White House probing comedian's prank call to Trump: report

White House probing comedian's prank call to Trump: report

The White House has launched an internal investigation into how a comedian's prank call earlier this week was connected to President TrumpDonald John TrumpZuckerberg launches public defense of Facebook as attacks mount Trump leaning toward keeping a couple hundred troops in eastern Syria: report Warren says making Israel aid conditional on settlement building is 'on the table' MORE.

ABC News reported on Saturday that the Trump administration confirmed the claim that comedian John Melendez was connected to the president. The White House said it is now reviewing how the call occurred.

Melendez said last week that he tricked Trump into believing he was New Jersey Sen. Bob Menendez (D). In audio uploaded to “The Stuttering John Podcast,” Melendez converses with Trump, bringing up immigration concerns and Trump's executive order to stop separating migrant families at the southern border. 

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Melendez and Trump can also be heard discussing the Supreme Court vacancy that will be left by Justice Anthony Kennedy upon his retirement next month. Melendez, impersonating Menendez, tells the president he would support Trump's pick if the justice were not "too conservative."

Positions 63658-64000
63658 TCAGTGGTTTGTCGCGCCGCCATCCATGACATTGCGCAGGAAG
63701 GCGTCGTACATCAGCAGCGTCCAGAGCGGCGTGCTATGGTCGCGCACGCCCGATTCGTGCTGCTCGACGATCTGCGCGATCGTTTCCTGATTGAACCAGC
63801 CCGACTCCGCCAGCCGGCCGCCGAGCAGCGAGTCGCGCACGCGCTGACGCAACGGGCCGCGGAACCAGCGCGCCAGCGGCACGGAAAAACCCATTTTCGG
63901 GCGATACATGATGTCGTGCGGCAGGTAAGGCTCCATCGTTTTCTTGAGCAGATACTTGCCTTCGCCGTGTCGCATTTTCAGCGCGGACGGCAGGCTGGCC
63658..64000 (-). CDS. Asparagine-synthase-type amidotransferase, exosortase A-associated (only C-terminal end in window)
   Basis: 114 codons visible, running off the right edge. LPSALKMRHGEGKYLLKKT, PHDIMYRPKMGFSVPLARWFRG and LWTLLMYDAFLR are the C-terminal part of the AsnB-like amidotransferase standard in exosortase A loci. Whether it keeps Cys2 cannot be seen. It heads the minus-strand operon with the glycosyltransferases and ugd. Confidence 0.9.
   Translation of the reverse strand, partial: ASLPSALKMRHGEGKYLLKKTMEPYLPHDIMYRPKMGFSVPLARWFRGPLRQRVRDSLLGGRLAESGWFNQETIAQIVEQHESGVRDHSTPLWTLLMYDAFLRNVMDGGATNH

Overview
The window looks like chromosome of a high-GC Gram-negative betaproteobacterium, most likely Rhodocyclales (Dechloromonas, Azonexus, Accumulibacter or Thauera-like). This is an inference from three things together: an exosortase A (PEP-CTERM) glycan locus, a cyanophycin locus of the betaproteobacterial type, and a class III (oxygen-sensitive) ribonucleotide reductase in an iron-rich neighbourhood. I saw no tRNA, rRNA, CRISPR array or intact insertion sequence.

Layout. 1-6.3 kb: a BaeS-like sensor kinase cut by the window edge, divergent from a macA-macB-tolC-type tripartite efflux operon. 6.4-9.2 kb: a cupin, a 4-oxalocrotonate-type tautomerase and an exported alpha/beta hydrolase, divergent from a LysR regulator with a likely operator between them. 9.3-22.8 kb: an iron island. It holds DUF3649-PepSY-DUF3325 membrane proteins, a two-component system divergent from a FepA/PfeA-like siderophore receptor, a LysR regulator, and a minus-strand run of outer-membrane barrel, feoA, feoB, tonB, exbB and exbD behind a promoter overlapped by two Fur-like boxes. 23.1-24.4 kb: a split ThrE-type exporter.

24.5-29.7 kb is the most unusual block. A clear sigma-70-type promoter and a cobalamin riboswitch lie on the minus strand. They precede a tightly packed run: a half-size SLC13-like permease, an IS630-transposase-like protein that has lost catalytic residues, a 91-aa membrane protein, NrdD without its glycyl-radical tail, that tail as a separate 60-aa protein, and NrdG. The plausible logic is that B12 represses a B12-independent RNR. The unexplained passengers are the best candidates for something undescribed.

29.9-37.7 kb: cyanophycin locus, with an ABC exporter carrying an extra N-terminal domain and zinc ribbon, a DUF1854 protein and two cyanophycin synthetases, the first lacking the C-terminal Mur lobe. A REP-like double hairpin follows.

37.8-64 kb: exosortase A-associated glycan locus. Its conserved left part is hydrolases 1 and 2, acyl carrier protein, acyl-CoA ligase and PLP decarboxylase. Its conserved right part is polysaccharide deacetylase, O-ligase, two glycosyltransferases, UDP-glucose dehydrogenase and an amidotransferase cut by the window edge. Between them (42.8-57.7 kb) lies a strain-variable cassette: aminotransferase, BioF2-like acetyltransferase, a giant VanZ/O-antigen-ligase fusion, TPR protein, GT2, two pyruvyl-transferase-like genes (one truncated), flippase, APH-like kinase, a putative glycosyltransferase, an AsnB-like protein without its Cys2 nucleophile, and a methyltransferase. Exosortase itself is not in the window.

"Yeah. Well, we will talk to you about it. We're going to probably make a decision, Bob, over the next two weeks," Trump responded.

ABC notes that the office of legislative affairs contacted Menendez after the White House switchboard was notified of the call. Menendez's chief of staff then told the White House that Menendez had made no request to speak with Trump. 

But the call went through anyway, according to the report. 

Melendez said on his podcast that Trump adviser Jared KushnerJared Corey KushnerCareer State official warned about Biden's son: report Buttigieg knocks Trump as a 'walking conflict of interest' Biden's weak response to Trump is a lesson for Democratic candidates MORE connected him to the president. 

"This just shows you how easy it is to infiltrate the White House," Melendez said on the podcast. 

Democratic Rep. Gerry Connolly (D-Va.) said earlier this week that the call had "chilling" implications for the future of White House security.

"I'm shocked this was able to get through, and it really does raise questions about what kind of security filter do we have on Air Force One, presumably the most secure set of communications in the world?" he said.